The Giants sold Hunter Pence’s broken bat

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You’d think that the bat used by Hunter Pence to hit that screwball single in Game 7 would be a piece of history for the Giants or Pence. You know, the bat that actually hit the bat a few times and produced this astounding slo-mo replay:

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Yep, wanna hold on to that one, don’t you?  But hey, does anyone know where it is?  Andrew Baggarly of CSNBayArea.com: do you know where it is?

Sold, for $400, to a fan at the From the Clubhouse game-used merchandise stall behind Section 119 just an hour after the Giants’ 9-0, pennant-clinching victory over the Cardinals Monday night.

You’d think that whoever is in charge of the game-used merchandise store would maybe appreciate the significance of it, but I guess not.

Still, a happy ending is likely. The man who bought the bat — which Pence named “Fryer,” by the way, as he names all of his bats — has contacted the Giants and wants Pence to have it back.

The end.

 

 

 

Hideki Matsui thinks Shohei Otani should pitch and hit in MLB

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Yankees’ special advisor and former outfielder Hideki Matsui expects to help the club “convince or recruit” Japanese two-way star Shohei Otani, according to a report from MLB.com’s Deesha Thosar. The Yankees are currently viewed as the favorites to sign Otani, though there still figures to be plenty of competition for his services when he finally becomes eligible to enter Major League Baseball.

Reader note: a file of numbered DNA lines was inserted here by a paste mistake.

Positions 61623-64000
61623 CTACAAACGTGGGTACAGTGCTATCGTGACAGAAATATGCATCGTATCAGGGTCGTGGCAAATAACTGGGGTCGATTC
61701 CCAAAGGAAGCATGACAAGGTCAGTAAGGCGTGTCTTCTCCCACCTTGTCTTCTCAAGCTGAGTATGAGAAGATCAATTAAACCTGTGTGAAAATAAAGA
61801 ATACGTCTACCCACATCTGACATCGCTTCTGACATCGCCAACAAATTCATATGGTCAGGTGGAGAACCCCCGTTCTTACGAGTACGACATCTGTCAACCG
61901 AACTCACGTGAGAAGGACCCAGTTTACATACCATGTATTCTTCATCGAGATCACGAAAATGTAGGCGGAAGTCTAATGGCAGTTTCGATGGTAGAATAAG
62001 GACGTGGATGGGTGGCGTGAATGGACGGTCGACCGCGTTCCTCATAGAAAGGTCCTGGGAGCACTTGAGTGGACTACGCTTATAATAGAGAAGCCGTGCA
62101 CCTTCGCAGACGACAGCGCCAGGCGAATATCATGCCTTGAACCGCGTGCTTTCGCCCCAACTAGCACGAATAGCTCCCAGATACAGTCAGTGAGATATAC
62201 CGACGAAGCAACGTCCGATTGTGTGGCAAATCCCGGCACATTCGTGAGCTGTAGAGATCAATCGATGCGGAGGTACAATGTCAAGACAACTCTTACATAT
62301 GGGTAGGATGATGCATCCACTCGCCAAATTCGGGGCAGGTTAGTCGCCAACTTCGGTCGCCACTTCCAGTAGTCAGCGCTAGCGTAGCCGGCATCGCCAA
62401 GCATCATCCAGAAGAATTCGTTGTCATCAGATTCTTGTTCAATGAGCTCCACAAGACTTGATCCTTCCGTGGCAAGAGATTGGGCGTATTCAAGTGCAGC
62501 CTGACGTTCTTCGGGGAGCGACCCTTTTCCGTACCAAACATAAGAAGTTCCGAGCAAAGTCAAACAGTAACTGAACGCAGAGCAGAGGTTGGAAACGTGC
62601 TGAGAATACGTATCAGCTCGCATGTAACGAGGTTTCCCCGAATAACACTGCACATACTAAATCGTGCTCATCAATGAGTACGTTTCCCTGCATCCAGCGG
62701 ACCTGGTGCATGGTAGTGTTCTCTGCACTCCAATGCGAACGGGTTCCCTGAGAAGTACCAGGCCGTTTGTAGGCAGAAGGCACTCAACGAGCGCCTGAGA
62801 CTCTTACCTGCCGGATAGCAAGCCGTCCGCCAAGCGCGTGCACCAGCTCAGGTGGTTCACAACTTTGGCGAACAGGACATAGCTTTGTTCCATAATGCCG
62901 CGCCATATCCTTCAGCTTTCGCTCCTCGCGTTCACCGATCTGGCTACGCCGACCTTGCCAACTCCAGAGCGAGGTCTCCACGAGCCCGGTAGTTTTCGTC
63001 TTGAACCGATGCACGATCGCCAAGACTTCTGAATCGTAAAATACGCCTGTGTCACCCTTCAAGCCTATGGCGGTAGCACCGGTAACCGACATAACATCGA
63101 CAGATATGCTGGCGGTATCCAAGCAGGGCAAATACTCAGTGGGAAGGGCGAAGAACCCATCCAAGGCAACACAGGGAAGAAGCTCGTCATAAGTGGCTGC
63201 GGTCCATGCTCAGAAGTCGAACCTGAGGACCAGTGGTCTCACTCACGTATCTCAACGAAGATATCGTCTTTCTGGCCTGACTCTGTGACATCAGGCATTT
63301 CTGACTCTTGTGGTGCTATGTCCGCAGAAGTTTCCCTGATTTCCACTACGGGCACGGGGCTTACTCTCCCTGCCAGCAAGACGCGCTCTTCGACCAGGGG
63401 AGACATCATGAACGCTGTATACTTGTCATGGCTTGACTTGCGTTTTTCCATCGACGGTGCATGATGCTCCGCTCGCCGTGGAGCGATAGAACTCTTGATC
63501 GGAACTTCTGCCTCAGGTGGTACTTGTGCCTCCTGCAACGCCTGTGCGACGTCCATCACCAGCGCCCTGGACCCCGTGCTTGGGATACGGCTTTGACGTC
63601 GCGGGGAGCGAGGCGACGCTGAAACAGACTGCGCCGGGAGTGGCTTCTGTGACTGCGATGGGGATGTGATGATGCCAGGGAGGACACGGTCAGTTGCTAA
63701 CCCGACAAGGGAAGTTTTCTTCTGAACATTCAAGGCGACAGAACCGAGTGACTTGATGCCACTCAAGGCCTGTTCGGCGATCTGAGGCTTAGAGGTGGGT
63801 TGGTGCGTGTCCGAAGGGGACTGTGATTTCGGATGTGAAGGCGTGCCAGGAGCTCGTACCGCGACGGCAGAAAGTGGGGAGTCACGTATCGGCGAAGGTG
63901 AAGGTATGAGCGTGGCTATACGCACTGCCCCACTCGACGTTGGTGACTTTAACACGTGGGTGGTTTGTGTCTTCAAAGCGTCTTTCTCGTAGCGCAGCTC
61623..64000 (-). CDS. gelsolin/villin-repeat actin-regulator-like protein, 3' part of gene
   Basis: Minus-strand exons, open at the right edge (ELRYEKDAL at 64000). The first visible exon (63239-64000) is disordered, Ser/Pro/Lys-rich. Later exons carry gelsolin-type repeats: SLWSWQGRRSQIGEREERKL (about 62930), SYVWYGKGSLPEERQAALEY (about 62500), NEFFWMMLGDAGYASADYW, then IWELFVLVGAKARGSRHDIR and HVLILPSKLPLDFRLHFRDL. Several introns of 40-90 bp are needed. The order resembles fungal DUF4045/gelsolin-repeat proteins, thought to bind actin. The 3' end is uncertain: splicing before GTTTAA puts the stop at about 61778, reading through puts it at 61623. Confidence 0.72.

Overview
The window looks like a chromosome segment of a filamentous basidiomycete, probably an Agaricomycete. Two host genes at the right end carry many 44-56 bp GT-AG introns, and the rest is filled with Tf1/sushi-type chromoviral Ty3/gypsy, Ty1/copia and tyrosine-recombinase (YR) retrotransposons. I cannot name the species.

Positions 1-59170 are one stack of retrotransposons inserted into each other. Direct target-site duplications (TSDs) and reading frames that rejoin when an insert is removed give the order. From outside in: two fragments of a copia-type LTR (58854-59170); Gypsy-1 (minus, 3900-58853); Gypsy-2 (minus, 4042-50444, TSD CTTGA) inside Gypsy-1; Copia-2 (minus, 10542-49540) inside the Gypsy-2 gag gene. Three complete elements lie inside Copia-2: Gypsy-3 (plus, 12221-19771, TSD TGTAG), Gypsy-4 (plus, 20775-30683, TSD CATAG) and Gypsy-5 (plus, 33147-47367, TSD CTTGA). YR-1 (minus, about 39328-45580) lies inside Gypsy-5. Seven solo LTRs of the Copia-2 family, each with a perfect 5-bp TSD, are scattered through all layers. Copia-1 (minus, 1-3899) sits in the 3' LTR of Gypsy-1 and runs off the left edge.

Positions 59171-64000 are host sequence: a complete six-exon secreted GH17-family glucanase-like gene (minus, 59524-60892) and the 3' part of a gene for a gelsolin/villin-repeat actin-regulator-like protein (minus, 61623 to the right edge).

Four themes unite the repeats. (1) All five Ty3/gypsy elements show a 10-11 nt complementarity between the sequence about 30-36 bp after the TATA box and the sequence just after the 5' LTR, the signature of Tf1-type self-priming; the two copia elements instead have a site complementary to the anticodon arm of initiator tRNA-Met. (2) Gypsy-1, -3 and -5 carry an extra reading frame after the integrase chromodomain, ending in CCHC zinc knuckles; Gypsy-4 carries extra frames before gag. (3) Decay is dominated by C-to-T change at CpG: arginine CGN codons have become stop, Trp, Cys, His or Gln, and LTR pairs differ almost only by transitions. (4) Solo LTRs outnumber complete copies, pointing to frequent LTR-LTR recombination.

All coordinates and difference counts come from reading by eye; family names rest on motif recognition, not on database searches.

Matsui also told Thosar that while he hasn’t seen a player find success as a hybrid pitcher/slugger in the majors, he’s taken notice of Otani’s success in both areas. “He’s done well in Japan, so as a baseball fan I’m looking forward to how he’s going to do here in the Majors and in the U.S.,” Matsui said, later adding, “If [pitching and hitting is] something he wants to do, and the team wants it, then why not?”

Neither the Yankees nor any other suitor should be too concerned with Otani’s ability to translate his .332 batting average and 3.20 ERA to MLB — at least, not just yet. There are still a few roadblocks in his path to the major leagues, most notably the lack of approval from the Players Association. Per FanRag Sports’ Jon Heyman, the union doesn’t want to sign off on an agreement that would give the Nippon Ham Fighters a $20 million posting fee in exchange for Otani’s services. According to the posting system rules, Otani himself would be eligible to receive no more than a $4 million signing bonus.

The good news in all of this? The union agreed to reach a final decision by Monday, November 21, so there’s still a chance Major League Baseball will see the talented two-way player bring his unique skillset to the field in 2018.